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Wild Blueberries for the Taking

So, who doesn’t love blueberries? OK, two people! 😊 For the rest of us, eating fresh blueberries is a treat that usually comes in late May or June when the local u-pick crops are ready or the fresh markets have them for sale.

Indeed, those large, plump, juicy blueberries are yummy anyway you choose to eat them. But, you don’t have to wait until early summer to enjoy wild blueberries, some of which may be growing in your backyard or along your favorite nature trail.

The larger cultivated blueberries grown in commercial orchards or those that you might have planted in your yard are named varieties of our native highbush blueberry, Vaccinium corymbosum. Highbush refers to their natural heights from three to six feet.

On a more local level, there are at least seven species of wild blueberries or huckleberries, all of which produce smaller, but equally sweet fruit, if you know where and what to look for. The first of these to bloom is Elliott’s Blueberry (Vaccinium elliottii), common in local wet or dry woodlands, where it can reach heights of six to seven feet. Flowers appear in late January with fruit ready to eat by late April.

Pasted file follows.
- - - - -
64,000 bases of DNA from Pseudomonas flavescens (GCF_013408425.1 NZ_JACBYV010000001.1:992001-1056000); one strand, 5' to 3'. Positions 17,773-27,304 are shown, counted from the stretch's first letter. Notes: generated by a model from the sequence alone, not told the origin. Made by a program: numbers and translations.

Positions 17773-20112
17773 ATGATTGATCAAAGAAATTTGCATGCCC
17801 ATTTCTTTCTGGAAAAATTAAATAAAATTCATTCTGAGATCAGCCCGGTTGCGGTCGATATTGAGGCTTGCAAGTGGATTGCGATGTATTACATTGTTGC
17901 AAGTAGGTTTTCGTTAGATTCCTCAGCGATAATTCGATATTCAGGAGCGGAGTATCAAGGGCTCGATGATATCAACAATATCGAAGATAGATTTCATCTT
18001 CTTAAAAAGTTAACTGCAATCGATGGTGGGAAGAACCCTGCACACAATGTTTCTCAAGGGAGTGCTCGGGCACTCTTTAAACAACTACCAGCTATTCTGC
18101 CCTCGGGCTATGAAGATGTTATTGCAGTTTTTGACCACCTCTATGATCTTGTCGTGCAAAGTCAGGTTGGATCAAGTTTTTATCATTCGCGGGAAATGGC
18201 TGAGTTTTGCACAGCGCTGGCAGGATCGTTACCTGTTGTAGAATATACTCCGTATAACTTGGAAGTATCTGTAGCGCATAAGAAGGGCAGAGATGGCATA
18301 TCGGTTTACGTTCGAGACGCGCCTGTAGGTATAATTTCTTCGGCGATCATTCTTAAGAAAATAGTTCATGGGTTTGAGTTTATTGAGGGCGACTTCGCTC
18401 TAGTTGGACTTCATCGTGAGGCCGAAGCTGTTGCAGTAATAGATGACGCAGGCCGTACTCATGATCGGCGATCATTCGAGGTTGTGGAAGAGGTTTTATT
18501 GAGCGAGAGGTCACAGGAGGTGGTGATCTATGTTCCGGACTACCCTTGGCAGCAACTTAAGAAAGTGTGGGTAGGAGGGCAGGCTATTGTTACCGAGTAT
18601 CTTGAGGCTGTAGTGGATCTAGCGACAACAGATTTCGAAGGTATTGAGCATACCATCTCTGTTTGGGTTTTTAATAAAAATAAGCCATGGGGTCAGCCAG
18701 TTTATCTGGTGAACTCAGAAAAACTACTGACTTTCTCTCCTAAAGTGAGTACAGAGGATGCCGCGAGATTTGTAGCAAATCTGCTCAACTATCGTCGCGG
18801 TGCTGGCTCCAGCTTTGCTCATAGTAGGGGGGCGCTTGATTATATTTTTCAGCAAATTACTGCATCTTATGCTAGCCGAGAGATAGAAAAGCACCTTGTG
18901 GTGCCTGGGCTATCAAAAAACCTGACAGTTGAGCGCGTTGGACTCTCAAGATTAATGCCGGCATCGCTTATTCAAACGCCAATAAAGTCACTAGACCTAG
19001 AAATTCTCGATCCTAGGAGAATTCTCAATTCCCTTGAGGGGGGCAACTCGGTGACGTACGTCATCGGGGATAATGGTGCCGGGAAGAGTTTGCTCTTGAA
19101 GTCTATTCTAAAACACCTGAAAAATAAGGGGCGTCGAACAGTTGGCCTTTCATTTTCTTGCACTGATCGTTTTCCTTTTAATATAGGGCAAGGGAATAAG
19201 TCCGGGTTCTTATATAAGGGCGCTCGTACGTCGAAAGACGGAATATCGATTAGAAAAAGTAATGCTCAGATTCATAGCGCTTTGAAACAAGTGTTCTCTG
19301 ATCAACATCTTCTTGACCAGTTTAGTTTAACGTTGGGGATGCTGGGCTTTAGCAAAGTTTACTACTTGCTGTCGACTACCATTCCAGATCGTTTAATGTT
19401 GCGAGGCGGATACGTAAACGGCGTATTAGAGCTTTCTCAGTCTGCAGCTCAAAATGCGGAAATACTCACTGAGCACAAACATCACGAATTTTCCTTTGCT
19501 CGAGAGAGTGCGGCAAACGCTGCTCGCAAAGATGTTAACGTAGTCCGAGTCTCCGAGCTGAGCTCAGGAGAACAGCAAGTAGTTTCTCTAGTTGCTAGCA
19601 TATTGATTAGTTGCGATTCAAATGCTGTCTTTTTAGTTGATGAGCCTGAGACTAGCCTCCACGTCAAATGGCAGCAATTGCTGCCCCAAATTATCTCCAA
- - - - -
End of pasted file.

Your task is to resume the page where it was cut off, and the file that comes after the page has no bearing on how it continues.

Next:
The succession of species that follow include five species of lowbush blueberries that rarely reach heights above 12 inches with four of these forming large patches of stems interconnected through underground stolons, especially in fire-adapted wet pine and dry pine forests.

In drier sites, Deerberry (Vaccinium stamineum), Darrow’s blueberry (Vaccinium darrowii), Shiny Blueberry (Vaccinium myrsinites), and Dwarf Huckleberry (Gaylussacia dumosa) begin blooming in late February and early March. Woolly Huckleberry (Gaylussacia mosieri) prefers wetter sites, blooming at the same time.

The largest of our blueberry plants and the latest blooming and fruiting, is Farkleberry or Tree Huckleberry (Vaccinium arboretum), a multi-stemmed small tree, reaching heights of 10-15 feet. Berries of this species are best used in making jelly.

So, there you have it, a challenge to find these hidden blueberries in the corners of our natural world, ready for the picking … and eating. Elliott’s blueberries are in full bloom now! Get out and find yourself some. Hopefully, you will remember where they are in April when the fruit are ready to enjoy.

Hope to see you in our great outdoors!


Written by Mark W. LaSalle, Ph.D.

Mark is a naturalist and wetland ecologist, providing expertise on wetlands, water quality and environmental impacts of humans. He has also developed and conducted a number of environmental education programs and workshops for youth, teachers, realtors, and the general public on a variety of subjects including wetlands, natural history, and environmental landscaping. Mark is a graduate of the University of Southwestern Louisiana (B.S. and M.S. degrees) and Mississippi State University (Ph.D.). Mark is the recipient of the Chevron Conservation Award, the Mississippi Wildlife Federation Conservation Educator Award, the Gulf Guardian Award, and the Boy Scouts of America Silver Beaver Award.


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